Keeping Up Without Burning Out

Author: Shannon Miller

Mom with child, working on computer and on cell.

After years of learning to balance on a four inch wide beam, I now realize that balancing life as a working mom is quite a bit more challenging!

How to stay balanced and keep all the balls in the air without slowly deteriorating in the process.

This is certainly a popular topic in the news and press, but despite all the resources out there, women continue to struggle with finding a healthy balance between their personal and work/home lives.  Balance is defined as “a stable mental or psychological state, emotional stability,” according to American Heritage Dictionary.  How many of us can say we truly maintain a state of emotionally stability?  Have we yelled at our kids, been devastated by a comment from a co-worker or boss, cried for a reason we cannot identify?

Of course, emotions are natural and healthy as they help us navigate our world, but when we are overwhelmed by tasks and demands, we start to steer off course.   Over time, chronic lack of balance can lead to problems that touch many parts of our lives.

For the purpose of this article, let us look at another perspective as perhaps it is important to include more than just your emotional stability when considering how to find balance.  This would include the stability of your health, family, marriage/partnership, career/work and your social life.  Beginning to work on securing harmony in each area can bring your emotions into balance.  Time management will be a primary factor in helping us do this.

We have far more on our plates than we did just 10 years ago though this seems to be over looked.  The internet alone has added tasks to our day such as checking and responding to e-mail and/or social networks like Facebook.  All of this takes time from other areas.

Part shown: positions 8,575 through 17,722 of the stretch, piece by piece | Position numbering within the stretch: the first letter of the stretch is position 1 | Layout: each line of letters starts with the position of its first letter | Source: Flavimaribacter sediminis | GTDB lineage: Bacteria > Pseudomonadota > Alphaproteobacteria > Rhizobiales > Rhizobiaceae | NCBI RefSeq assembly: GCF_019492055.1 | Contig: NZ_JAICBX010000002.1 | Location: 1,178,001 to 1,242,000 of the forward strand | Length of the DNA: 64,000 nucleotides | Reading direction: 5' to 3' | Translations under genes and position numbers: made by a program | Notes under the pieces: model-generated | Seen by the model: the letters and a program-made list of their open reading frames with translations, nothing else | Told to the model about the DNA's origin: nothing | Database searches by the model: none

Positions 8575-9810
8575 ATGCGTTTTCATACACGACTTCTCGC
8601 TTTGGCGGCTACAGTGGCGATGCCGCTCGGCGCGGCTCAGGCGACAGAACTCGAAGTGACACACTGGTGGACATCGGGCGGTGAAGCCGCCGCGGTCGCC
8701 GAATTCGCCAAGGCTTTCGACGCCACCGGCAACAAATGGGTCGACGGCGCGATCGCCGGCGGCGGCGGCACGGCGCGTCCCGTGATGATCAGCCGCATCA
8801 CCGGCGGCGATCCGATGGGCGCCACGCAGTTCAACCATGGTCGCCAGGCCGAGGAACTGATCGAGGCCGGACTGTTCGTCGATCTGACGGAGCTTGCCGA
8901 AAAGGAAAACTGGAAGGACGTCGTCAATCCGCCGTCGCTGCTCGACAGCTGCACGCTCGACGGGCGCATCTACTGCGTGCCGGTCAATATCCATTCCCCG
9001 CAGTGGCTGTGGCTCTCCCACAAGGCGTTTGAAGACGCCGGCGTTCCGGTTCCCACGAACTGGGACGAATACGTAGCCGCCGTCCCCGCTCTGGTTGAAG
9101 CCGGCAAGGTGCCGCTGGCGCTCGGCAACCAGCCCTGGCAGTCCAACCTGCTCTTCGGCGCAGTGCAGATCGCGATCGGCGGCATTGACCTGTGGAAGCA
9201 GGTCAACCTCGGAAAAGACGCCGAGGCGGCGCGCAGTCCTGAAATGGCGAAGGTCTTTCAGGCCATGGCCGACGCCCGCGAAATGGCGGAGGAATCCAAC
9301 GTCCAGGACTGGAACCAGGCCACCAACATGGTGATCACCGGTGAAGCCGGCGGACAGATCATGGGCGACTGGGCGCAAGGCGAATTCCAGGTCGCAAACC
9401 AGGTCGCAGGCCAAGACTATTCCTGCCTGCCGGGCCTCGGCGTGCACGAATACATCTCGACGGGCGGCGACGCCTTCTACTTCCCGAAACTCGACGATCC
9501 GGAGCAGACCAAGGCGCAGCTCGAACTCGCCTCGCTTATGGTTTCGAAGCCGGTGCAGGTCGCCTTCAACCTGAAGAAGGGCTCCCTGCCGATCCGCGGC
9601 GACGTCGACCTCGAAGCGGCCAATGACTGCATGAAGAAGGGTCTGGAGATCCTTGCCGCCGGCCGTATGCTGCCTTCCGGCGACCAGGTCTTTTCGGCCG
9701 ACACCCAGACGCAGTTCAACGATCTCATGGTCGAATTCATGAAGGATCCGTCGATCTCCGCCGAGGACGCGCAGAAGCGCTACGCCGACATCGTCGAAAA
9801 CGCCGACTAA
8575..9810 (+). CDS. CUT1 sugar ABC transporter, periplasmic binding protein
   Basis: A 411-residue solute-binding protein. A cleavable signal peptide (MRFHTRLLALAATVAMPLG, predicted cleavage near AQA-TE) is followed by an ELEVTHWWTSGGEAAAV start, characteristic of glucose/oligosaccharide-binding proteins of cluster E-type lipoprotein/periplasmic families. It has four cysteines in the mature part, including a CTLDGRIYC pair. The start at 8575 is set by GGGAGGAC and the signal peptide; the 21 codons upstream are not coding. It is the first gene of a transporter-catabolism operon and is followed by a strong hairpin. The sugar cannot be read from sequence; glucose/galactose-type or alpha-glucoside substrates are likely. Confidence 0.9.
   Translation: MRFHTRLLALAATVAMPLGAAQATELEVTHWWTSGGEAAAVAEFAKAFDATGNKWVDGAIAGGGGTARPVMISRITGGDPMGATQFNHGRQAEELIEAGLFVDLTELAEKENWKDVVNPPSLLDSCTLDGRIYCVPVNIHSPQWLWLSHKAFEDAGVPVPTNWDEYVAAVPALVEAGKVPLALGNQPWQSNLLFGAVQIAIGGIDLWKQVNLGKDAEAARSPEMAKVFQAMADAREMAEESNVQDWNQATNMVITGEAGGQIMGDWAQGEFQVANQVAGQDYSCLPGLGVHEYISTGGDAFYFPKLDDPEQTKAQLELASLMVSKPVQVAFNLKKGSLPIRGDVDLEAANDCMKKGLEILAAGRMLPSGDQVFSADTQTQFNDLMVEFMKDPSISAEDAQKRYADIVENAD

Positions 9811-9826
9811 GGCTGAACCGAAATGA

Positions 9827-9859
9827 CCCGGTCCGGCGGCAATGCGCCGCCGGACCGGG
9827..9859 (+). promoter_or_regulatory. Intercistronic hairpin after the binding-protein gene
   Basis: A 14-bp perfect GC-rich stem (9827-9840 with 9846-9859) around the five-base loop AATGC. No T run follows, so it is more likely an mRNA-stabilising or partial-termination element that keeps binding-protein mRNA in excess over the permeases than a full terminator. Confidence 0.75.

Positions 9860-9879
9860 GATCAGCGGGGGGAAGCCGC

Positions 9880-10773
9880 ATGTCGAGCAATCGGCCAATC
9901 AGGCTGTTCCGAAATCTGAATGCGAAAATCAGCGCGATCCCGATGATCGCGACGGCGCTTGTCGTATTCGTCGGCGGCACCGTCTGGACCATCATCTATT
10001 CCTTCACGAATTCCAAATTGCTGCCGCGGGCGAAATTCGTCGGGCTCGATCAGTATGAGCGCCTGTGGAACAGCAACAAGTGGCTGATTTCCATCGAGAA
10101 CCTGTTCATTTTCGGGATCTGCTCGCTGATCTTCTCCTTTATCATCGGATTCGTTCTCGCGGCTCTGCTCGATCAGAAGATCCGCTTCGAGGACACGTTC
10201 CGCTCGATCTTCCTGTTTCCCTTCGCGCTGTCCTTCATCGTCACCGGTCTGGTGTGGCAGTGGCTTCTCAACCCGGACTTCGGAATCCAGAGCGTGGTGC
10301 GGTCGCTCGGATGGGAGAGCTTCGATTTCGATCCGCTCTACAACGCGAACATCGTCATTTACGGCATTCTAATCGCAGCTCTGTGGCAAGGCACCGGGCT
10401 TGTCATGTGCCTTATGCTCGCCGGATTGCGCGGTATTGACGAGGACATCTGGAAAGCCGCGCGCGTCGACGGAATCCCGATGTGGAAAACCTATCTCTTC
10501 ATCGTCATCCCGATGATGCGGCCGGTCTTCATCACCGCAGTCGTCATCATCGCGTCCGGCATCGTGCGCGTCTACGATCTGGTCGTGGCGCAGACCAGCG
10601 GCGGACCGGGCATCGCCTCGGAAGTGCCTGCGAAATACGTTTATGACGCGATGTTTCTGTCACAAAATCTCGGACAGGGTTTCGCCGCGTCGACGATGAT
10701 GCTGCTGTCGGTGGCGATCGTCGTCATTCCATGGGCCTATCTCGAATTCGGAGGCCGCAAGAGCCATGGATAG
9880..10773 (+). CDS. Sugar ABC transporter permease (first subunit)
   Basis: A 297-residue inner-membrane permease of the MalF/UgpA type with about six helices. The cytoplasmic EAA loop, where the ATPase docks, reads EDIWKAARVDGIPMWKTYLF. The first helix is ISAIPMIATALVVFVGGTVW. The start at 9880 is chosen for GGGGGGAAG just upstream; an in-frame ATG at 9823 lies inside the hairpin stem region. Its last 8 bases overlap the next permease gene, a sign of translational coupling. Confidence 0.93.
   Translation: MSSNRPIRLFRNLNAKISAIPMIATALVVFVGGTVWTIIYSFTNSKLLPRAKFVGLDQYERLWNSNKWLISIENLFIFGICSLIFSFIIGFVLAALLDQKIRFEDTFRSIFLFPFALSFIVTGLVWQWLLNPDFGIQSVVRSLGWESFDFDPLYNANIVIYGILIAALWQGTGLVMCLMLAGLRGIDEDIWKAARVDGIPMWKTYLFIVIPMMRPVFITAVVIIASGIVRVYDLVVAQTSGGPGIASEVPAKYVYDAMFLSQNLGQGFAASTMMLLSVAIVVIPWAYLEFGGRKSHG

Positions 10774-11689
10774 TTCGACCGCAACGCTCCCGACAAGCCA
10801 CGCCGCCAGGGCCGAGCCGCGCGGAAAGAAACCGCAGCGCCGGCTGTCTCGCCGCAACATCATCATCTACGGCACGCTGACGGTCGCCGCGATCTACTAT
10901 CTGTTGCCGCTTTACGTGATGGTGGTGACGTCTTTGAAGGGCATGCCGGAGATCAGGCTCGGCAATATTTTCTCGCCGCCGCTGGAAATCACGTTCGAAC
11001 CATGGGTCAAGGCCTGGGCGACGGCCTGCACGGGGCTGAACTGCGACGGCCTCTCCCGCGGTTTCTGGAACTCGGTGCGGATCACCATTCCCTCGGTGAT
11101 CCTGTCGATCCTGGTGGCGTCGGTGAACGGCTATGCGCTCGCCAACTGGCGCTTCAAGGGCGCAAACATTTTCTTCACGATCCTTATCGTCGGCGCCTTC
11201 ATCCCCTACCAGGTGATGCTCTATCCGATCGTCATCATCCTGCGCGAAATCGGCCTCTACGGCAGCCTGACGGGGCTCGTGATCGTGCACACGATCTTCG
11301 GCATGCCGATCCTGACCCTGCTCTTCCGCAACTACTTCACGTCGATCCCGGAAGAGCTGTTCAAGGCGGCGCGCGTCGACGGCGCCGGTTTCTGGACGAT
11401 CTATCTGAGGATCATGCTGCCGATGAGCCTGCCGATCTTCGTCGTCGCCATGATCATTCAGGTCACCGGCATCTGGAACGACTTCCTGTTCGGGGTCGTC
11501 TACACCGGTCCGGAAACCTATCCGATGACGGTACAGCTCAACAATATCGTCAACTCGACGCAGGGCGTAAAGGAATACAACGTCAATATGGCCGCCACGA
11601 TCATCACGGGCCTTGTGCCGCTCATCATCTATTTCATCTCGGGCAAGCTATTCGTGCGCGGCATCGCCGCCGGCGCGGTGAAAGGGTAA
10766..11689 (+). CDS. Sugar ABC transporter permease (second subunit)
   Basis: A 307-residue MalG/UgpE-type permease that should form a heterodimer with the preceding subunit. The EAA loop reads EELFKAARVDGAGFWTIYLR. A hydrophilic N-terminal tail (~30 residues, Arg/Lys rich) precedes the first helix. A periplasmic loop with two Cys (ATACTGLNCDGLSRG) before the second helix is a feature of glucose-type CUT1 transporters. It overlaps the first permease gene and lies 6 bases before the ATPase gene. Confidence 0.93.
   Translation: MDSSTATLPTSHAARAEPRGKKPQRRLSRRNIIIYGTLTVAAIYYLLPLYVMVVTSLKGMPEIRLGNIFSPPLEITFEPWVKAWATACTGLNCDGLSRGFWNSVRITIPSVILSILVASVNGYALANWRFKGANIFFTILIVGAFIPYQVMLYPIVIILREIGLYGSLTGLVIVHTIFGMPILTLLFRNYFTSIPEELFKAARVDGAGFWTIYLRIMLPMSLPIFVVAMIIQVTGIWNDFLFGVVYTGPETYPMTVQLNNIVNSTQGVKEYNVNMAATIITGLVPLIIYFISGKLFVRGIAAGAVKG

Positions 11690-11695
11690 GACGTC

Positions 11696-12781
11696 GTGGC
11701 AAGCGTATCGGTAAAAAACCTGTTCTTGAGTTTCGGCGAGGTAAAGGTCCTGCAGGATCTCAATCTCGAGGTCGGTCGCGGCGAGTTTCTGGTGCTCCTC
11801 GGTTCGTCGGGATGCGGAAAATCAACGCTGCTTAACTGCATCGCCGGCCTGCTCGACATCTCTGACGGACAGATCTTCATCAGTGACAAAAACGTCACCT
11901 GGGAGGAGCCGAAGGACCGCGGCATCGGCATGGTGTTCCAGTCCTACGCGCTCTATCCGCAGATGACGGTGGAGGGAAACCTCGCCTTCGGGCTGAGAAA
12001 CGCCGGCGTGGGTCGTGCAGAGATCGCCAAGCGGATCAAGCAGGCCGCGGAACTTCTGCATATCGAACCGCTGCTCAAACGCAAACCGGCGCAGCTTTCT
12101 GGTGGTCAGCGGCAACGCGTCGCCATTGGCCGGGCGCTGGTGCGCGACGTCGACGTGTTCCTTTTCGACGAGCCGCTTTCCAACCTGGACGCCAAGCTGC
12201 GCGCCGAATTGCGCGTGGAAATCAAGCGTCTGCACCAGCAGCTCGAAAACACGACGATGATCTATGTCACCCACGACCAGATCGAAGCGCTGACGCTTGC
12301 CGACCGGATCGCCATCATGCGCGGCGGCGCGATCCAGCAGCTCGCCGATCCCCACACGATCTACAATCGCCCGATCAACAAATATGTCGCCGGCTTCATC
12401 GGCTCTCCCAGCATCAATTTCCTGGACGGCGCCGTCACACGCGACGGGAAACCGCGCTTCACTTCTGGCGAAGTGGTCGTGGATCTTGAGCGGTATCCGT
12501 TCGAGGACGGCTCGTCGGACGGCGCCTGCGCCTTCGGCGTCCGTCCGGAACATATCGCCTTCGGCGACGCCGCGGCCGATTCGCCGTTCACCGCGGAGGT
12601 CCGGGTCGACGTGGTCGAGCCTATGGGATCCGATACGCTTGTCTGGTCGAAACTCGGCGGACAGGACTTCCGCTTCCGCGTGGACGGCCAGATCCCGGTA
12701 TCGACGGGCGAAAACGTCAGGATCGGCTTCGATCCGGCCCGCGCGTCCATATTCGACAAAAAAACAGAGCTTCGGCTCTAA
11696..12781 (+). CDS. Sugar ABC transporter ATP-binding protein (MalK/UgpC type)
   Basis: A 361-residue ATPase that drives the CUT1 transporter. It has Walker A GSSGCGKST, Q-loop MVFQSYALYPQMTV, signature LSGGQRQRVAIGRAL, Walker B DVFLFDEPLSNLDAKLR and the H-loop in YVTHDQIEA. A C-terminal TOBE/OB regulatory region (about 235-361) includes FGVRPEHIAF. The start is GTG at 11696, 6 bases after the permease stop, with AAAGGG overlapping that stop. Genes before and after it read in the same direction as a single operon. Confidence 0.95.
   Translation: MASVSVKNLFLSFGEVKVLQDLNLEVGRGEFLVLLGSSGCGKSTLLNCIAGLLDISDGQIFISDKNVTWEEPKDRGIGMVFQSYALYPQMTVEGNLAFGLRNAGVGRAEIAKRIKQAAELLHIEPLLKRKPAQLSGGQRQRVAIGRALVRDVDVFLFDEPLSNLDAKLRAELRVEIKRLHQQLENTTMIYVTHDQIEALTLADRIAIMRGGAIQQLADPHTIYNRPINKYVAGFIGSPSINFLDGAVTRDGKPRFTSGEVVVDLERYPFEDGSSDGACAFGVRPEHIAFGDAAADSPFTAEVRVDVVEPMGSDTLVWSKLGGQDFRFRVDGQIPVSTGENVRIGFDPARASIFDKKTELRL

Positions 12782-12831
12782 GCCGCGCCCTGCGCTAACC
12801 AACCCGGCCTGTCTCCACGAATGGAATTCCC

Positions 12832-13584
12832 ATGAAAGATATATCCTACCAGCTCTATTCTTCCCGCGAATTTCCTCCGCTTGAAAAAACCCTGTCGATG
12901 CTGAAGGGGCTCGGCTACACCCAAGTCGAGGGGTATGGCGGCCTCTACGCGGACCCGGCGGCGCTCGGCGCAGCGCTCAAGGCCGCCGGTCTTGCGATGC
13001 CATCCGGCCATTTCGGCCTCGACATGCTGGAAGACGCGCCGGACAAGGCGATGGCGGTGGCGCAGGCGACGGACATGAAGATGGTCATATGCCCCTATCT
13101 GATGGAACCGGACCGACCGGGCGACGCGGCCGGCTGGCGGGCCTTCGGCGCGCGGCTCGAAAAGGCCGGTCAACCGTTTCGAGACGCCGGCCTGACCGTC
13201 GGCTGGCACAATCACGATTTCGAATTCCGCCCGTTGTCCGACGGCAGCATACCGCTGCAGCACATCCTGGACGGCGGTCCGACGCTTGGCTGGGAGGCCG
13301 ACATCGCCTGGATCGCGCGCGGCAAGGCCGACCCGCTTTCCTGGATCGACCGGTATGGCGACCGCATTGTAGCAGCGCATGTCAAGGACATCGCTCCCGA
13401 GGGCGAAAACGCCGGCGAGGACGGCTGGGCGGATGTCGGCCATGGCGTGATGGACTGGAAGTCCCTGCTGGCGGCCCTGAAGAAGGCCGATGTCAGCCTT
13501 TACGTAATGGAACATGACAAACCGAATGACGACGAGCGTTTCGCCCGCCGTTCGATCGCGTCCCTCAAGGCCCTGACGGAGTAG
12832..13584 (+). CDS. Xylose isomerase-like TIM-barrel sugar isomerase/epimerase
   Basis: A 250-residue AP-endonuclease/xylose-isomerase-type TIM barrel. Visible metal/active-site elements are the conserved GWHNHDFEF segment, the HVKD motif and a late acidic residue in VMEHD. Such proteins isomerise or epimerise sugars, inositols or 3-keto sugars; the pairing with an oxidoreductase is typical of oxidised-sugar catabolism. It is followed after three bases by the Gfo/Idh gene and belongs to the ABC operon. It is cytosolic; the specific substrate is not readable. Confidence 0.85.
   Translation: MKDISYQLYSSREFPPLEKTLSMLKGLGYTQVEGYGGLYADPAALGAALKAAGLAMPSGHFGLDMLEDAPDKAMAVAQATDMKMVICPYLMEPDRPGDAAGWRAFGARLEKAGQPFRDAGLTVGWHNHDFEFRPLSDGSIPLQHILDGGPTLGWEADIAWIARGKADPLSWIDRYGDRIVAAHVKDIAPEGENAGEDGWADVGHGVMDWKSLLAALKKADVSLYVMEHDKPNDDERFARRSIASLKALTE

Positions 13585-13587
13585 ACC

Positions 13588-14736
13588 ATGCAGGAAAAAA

That said, how do we keep ourselves balanced rather than headed for burn out?   First, you need to be willing to ask yourself some challenging questions and be brutally honest with the answers.  Then you need to be committed to the process and decide that you are willing to modify the way you think and behave.   Consider the following questions:

  • Are you focusing more of your energy on pleasing or supporting other people than you are on your own needs?
  • Do you set expectations for yourself and others that are unrealistic, thus setting yourself up for failure or disappointment?
  • Are you working longer hours to avoid dealing with problems in other areas of your life?
  • Do you know more about your kids friends than you do about your own?

If you answered yes to any or all of the above questions, you could be headed for burnout.

Part of moving down the path to finding your own healthy balance would mean you can answer “no” to the questions above and begin answering the following questions in a positive way.

  • Are you taking time to nourish your body with healthy food and exercise?
  • Are you making time to develop and sustain your adult relationships- friends not just husband/partner?
  • Are you being proactive based on your values or reactive based on just trying to get things done?
  • Are you asking for help and accessing your resources or trying to do it alone?
  • Are you making time for yourself to do activities that you enjoy?

Courtesy of Wendy H. Davis, LCSW Licensed Clinical Social Worker, Haydon-Davis Counseling, Inc.

Do you have tips on how to avoid burnout? Share your ideas and tips at

TIP:  If you found this article helpful, you might also want to read some related Shannon Miller Lifestyle articles:

Set Priorities and Achieve Your Goal!

Are You Stressed To The Max?

Fit Exercise Into Your Busy Day

Time Management for the Busy Woman

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